NEW PORT RICHEY — The newest plan for public safety, released to the City Council last week, would be a technological feat.
Twenty cameras would watch from the pavilion at Sims Park, near the playground on Grand Boulevard, from two light poles in Frances Park and across all corners of the recreation center.
Officers at headquarters or on patrol would be able to view, move and zoom the cameras from miles away, tapping into a police "force multiplier" that could allow officers to cover more ground.
The cameras would transmit wirelessly, in high-definition, at 30 frames a second, 24 hours a day, seven days a week. In other words, they're an officer's dream.
What about everyone else?
"I'm just a little creeped out," council member Judy DeBella Thomas said. "It's just an uncomfortable, creepy feeling, that whole '1984' Big Brother thing. … We live in a free society. There is that assumption of privacy."
The plan for cameras, still in its earliest phase, has stoked a debate of public safety vs. personal privacy. The cameras could, in theory, fight crime, curb vandalism, even help find missing children — but would it be worth the loss of civil liberty, some ask, and the right to not be watched?
"Cameras are doing this today. What are they going to be doing two years from now, three years from now?" Mayor Scott McPherson said. "These parks are areas we want to protect. But eventually do we just make the entire city of New Port Richey under government surveillance?"
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The cameras, police Chief Martin Rickus said, would be more deterrent than detective. No one would staff the cameras at all hours, but their feeds would be recorded, allowing officers a later review in case of a criminal call.
"It's like a lock. What does a lock do?" Rickus said. "It keeps an honest man honest."
Though Rickus said the cameras could come cheaper through a state contract, the plan as estimated by Iron Sky, a security firm in Katy, Texas, would cost about $108,000 to get off the ground.
That might be worth it, said council member Rob Marlowe, considering the tens of thousands of dollars put into cleaning and rebuilding vandalized public property.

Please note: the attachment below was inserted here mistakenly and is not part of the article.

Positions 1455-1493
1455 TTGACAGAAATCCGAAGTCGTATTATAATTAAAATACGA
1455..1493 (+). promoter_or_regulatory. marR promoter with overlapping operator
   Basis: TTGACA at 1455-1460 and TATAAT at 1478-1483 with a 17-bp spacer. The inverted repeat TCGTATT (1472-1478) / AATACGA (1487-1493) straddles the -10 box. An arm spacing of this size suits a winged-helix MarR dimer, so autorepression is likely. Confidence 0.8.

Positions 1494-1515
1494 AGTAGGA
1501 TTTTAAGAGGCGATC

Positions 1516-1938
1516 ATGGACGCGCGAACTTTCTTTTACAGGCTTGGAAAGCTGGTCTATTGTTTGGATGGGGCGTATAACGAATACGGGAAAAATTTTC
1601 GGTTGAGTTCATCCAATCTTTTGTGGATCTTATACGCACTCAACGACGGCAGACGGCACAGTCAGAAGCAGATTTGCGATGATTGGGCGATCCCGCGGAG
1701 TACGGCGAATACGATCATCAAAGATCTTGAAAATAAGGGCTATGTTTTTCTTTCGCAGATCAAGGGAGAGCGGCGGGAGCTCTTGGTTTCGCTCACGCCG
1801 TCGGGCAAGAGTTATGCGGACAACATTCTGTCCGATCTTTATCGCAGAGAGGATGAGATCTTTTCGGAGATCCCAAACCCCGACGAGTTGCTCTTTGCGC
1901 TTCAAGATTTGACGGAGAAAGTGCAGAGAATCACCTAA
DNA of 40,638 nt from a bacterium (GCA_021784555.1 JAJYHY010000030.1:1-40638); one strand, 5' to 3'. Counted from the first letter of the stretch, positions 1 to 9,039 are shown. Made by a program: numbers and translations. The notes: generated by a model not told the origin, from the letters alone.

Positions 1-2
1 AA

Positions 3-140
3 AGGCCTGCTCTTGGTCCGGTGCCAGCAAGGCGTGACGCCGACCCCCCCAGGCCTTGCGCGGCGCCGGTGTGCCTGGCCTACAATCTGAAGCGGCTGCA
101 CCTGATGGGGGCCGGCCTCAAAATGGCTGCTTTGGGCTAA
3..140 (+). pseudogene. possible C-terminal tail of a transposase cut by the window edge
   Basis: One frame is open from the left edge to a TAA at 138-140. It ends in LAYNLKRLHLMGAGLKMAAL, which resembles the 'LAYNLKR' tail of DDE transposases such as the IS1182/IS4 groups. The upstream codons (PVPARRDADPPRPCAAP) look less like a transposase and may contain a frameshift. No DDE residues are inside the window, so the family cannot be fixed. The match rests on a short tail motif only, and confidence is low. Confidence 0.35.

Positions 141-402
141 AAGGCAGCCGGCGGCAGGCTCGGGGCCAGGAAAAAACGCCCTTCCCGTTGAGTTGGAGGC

"Just the knowledge to people that, hey, there are cameras out there, might have them think twice," Marlowe said. "There really isn't a whole lot of expectation of privacy in public places. … If somebody does something wrong and they're caught on camera, I don't have a lot of sympathy."
Council members agreed that any check on crime was worth consideration, opting to pass the plan onto City Manager Tom O'Neill for a "proposal for implementation," which would ultimately return to the council. They even discussed whether the cameras could send footage to publicly viewable websites, so computer users could view events at the park from home.
But members weren't without concerns. What if the cameras could see into private homes? Would they need to post signs to alert visitors that they were being watched? What if lazy parents used the cameras as babysitters? Was this all necessary, even legal?
Iron Sky vice president of sales Scott Frigaard said the system was well within legal boundaries.
Property marked as private would be blurred from view. The cameras keep in line with wiretap laws by not recording sound. the company has installed cameras over parks and streets in Hawthorne, Calif., and College Park, Ga., with successful results.
But will they work here? Glenn Hanff, 35, a New Port Richey native and editor of a medical newspaper, said Friday he was "very wary of Big Brother" and the idea of unchecked surveillance.
He wondered to what end the cameras could be used or abused — and just where the city would draw the line.
"We're New Port Richey. We're not New York City," he said. "I'm surprised people are so willing to let this encroachment of government happen."
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The idea that cameras can fight crime has already gained a local foothold. Last year, in St. Petersburg, Mayor Bill Foster called security cameras core to his "Foster Formula." This spring, in Tampa, Hillsborough deputies began monitoring 20 cameras marked with gold stars and blue strobes across the high-crime university area. And in March and April, in Treasure Island, officers watched spring break crowds from two newly installed cameras on Sunset Beach.
New Port Richey has a surveillance system in place at the recreation center. The Iron Sky plan, however, calls for replacing the older and out-of-operation cameras in place with 14 new units watching the skate park, basketball court, swimming pool, workout room and gymnasium.
If the plan passes with positive results, Rickus said, officials may consider adding more cameras to the Meadows Dog Park and the James E. Grey Preserve.
"There's a great move in this country right now to put up video cameras," Rickus said. "Most of the time, Big Brother's only watching when they have to."
Contact Drew Harwell at firstname.lastname@example.org or (727) 869-6244.